Load distribution, yeah that's the other caveat I haven't mentioned. This will be my first time touring with front panniers, as I will need the extra capacity. I've not tested my bike with front panniers yet. Got the rack, just haven't fitted it yet. And if it makes it unstable, which I gather is possible, I might have to re-evaluate. Tubus racks btw, so solid enough there.

To be honest, for this trip, I have to be ready that things will fail. If it's not the bike, it will be the tent or something else, it's quite likely. I would mind on a longer trip and more far away locations, but with a short trip which didn't cost much and a place like Iceland, I don't think I would be too disappointed if I have to be a regular tourist for a couple of weeks.

But yeah, I'll probably go and get that stronger wheel set from Spa..

Re: Bike suitability for a particular interior road in Icela

20 January 2015 - 4:27pm
22camels wrote:Yeah ok I will probably go with the new wheel set, but I'm still a bit skeptical as I'm on a bit of a budget and to invest another 250 into a bike I won't be keeping for that much longer seems a bit rash. 40mm tyres on new wheels, or 35mm tyres on current stock wheels, that I've had no trouble with, never a broken spoke. Actually I have done, on 28mm tyres, a bit of forestry roads here and even beaches where the sand was dense enough and it was fine. There is a lot of variation in off-road surfaces, even within Iceland, so, lacking experience, it's difficult for me to say now how it will be on the specific road I'm thinking of taking. Also whilst yes sure it's true that strong wheels are essential, and Iceland demands an extra high level of preparedness, I suspect it's tempting to over prepare / over insure - yes if you want the trip to be perfect, or if it's a long trip, yes, but for a short trip of three weeks, if there is a 50% chance I'll be fine with my current setup, if a bit slow on the gravel, and the other 50% of the time, my wheels break in the first week, I have to catch a ride to the next town, and spend the rest of the trip larking around on foot, do I mind that much? Not sure..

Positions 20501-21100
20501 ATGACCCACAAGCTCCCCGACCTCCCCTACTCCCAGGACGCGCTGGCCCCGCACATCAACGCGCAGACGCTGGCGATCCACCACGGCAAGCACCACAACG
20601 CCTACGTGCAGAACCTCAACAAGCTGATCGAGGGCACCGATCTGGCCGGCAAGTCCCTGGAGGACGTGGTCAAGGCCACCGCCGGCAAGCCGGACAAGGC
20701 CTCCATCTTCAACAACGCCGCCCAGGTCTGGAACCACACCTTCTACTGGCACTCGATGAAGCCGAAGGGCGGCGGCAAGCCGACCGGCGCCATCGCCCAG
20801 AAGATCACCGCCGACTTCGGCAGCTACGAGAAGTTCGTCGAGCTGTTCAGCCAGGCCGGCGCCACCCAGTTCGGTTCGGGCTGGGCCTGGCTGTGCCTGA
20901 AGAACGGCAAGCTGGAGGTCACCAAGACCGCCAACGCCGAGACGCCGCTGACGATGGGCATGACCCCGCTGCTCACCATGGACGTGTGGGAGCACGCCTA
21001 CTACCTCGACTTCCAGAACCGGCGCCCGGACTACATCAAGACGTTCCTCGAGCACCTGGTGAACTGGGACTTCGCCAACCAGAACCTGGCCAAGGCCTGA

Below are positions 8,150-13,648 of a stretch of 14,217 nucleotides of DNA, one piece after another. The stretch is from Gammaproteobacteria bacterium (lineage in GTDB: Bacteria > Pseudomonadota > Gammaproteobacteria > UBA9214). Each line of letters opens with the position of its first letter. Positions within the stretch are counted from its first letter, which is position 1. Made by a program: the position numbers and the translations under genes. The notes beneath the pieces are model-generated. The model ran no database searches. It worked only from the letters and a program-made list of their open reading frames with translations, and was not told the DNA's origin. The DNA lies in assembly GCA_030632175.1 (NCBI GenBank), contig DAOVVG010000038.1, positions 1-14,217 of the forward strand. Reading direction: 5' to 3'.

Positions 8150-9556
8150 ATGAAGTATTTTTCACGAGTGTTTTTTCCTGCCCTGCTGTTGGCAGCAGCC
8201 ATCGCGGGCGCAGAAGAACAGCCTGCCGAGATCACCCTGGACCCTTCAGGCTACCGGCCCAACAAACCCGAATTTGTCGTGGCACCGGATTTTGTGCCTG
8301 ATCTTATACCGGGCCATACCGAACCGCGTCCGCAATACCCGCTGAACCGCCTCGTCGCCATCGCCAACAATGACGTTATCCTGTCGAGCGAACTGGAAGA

I don't adventure tour, but I do do a very specialist sport in a very remote place and where if stuff breaks I just cannot do what I travelled halfway round the World to do.

My motto is to buy the right kit (not necessarily the most expensive), take spares, make sure I'm entirely self-sufficient such that I can mend myself or my kit if either breaks. It's been close once or twice, but I've only ever lost one half-day in c30 trips and that was due to my own crass stupidity and the proximity of a whisky bottle I think others have given you great advice along similar lines which will help your trip to go as you'd wish.

Re: Bike suitability for a particular interior road in Icela

20 January 2015 - 4:23pm
22camels wrote:Yeah I need to learn how to replace broken spokes.

Do you think upgrading just the back wheel will be alright then, there wouldn't be some sort of imbalance between the wider heavier stronger rim on the back, and the narrow, lighter, weaker rim on the front?

That's the thing, I wouldn't lose most of my holiday as I'm sure I would still have a good time even without my bike, it's about expectations. But I guess the primary purpose I set myself for this trip is to learn more about longer distance bike touring in a more challenging environment as the max I've done up to now is one week in quite easy places and I have plans for a much longer trip. So in that sense yes I think should take the bike side of it seriously .

If funds are limited, then the priority would be the back wheel, you would have to keep the load limited up front ( just enough to make handling of the bike better) and avoid potholes, your front wheel might not survive those.